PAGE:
Orphaned, 14-year-old Jack Morgan, raised to be an assistant to his now-dead con-man uncle, Virgel, is on the run after being framed for a crime he didn’t commit. He is hiding out in his uncle’s spaceship–whose computer program, Virge, is a virtual Virgel–on a remote, uninhabited planet when another spaceship crashes after a fierce battle. The only survivor is the K’da warrior Draycos, a dragonlike being who cannot live apart from a symbiotic relationship with a humanoid host. Teaming up to clear Jack, the boy and Draycos embark on a fast-paced chase across space and into danger. (From Amazon)
What do you think when you look at the cover and title of Dragon and Thief? I know what I thought: I thought “okay, dragon, thief, illustrated cover– this must be some sort of fantasy, possibly urban, most likely set in the present day. I hope it’s not full of tropes. That’d be really annoying.” Finding out it was really a sci-fi action/adventure novel with aliens and space ships and other planets was really fantastic!
I haven’t read a lot of YA sci-fi books (if we’re not counting dystopia books as sci-fi), but the ones I have read have tended to be hit-or-miss. Either the balance between the characters and the setting is off, or the world is boring, or the plot is ridiculous. The ones that’ve hit, though, have hit hard– and Dragon and Thief is a hit! Everything, except for one thing, is perfect.
I like action/adventure books. They make me feel like something more exciting is going on than what normally happens in my life, which at this moment is coffee-internet-books-internet job-coffee. Soon it’ll be travel-ESL-foreign language-coffee-internet-books, but right now it’s a pretty tame life. Fast-paced adventures about a kid thief and an alien poet-warrior fighting against a corporate conspiracy and other Big Stuff brightens up my day!
As a bonus, Dragon and Thief isn’t just action-packed excitement. There’s also a heavy dose of That Emotional Stuff, with hint of future character development of at least the two main characters. Character development! The thing I love best! In sci-fi? Hell yeah.
I love the characters, who ring true to life (as true as a space alien poet-warrior who looks like a dragon can ring true, anyway). Jack is exactly the sort of character that I like: he doesn’t annoy me with pretending to be full-on adult and he isn’t so bizarrely naive that the fact that he’s still alive is a shock. He’s a thief, yes, which means he’s clever and precocious and a bit more adult than the usual 14 year old, but he’s also not an adult yet and it shows.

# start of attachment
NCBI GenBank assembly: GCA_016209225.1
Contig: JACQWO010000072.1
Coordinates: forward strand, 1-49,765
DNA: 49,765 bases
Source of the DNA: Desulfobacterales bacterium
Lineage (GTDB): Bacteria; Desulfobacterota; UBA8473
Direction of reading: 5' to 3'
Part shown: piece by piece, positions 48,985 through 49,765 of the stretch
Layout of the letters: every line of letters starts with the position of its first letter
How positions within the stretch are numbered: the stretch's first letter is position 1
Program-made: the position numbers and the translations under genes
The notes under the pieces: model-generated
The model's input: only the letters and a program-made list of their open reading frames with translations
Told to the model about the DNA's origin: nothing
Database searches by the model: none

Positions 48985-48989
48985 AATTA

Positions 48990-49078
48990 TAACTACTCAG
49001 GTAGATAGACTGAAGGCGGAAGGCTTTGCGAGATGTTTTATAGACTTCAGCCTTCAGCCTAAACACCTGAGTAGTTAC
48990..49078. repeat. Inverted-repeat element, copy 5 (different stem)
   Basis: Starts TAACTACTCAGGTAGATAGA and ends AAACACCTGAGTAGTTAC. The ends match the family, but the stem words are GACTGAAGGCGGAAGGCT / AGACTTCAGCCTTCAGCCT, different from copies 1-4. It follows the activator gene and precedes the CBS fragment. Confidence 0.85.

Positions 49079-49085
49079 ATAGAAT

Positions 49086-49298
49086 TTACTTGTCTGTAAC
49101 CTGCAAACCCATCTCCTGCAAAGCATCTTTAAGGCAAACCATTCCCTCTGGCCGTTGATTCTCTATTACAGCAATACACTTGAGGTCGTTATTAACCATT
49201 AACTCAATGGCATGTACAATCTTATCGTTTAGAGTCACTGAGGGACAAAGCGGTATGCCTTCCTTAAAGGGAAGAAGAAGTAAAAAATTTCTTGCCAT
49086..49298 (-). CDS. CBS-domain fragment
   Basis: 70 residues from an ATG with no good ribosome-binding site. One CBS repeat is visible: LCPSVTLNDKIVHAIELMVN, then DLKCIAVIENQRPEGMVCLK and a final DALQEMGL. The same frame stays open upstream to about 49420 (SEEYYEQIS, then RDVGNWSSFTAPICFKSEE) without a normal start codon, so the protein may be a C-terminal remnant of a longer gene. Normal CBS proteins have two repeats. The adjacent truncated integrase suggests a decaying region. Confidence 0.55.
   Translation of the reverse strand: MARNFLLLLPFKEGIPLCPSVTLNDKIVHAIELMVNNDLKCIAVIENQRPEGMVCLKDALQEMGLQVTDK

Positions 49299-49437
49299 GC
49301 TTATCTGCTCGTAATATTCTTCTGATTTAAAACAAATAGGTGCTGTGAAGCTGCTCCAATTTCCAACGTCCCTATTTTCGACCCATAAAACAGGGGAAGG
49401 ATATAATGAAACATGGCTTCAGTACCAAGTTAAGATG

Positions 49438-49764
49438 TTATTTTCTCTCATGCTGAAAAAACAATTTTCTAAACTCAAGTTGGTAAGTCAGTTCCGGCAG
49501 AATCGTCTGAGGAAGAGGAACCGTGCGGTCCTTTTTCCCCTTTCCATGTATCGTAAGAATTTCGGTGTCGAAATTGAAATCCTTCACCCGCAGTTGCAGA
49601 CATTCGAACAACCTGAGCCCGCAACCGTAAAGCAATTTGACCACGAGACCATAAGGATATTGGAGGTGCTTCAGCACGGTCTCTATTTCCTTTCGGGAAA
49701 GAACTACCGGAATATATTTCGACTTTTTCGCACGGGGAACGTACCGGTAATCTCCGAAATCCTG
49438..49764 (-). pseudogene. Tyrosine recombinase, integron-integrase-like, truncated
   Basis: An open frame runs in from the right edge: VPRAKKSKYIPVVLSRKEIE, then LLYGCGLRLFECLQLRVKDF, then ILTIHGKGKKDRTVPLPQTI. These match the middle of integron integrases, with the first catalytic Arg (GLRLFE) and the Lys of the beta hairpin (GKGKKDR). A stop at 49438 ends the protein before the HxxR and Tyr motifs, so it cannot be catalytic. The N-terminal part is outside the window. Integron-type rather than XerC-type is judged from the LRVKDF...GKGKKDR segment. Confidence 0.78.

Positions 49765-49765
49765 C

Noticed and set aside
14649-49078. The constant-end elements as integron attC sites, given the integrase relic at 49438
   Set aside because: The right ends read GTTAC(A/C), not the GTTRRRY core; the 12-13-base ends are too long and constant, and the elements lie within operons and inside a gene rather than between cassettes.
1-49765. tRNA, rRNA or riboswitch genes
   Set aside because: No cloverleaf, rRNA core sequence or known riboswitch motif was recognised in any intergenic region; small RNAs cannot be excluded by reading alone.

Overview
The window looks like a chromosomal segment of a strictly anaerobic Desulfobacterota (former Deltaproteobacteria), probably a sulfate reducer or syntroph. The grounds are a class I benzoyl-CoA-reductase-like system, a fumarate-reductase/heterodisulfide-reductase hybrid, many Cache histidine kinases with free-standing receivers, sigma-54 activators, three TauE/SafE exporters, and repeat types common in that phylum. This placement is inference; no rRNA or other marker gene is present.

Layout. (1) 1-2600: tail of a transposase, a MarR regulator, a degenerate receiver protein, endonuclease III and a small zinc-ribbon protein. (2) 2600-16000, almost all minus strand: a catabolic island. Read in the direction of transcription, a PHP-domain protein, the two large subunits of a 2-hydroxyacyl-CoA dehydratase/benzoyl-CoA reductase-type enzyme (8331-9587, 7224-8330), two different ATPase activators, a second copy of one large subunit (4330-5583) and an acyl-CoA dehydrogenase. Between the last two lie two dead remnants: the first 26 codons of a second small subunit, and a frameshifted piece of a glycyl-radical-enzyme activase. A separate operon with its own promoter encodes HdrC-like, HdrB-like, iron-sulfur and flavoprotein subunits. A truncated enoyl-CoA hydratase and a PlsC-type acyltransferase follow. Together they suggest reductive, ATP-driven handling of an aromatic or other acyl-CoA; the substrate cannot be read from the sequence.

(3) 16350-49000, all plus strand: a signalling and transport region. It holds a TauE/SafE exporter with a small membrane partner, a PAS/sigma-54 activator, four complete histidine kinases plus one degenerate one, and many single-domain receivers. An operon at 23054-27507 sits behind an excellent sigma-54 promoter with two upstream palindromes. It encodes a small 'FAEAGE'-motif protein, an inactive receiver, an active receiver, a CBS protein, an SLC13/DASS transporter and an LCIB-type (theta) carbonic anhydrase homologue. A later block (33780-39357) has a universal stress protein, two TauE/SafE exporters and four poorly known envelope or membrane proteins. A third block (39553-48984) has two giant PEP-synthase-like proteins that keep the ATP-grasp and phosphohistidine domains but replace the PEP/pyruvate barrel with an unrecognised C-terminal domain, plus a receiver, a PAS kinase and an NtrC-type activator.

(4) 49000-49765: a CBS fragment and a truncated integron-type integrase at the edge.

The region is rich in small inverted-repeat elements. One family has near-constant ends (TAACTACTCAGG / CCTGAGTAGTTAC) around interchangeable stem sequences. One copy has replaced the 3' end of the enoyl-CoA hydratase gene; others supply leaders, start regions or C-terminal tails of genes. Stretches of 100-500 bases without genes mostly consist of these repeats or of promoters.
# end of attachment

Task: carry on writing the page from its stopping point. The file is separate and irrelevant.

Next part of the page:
Draycos, meanwhile, is an adult, but he’s also an alien and way out of his element. He’s more stable and level-headed, and he sort of reminds me of the stereotypes of Japanese samurai, and yet for all that he, too, is vulnerable in certain ways. His development is more subtle and it doesn’t really show up until the next couple of books, but even in this one you can see how he’s adjusting to being partners with Jack and being in an alien world.
Also, on a completely different note, it’s nice to read a book where humanity’s journey into space doesn’t automatically mean dystopias and horror. Plus there’s aliens! I love aliens.
The only thing that was off about Dragon and Thief was the lack of female characters, which is a Big Issue with me. A single female character showed up at the end, but I think she got maybe one sentence of dialogue.
While we’re at it, can anyone tell me why there’s such a lack of female characters in action books starring male protagonists? Would it have been so difficult to make the villain in this book a female? Or the dragon– couldn’t the space alien dragon be a female? Or Uncle Virgel could have been Aunt Virgel! Why must every major character be male? Or every secondary character, for that matter? Where are the women?
I read this tip for writing stories once where the author said that for every character where you’d automatically think “female” or “male,” she’d switch it up. So a nurse character would be a dude, and a senator character would be a lady. I found her stories really fresh and exciting, and even though they starred male protagonists I never felt the lack of a female presence. Just because your protagonist is a dude doesn’t mean everyone else needs to be as well, see?
Anyway, I was disappointed about that whole thing but that’s really the only thing that I was disappointed about. And luckily in later books there’s more female characters that play larger parts in the plot! (Although they’re still way less in number than the dudes.) Dragon and Thief is a very good start to a series. It just needs more WOMEN.
Read: April 8, 2011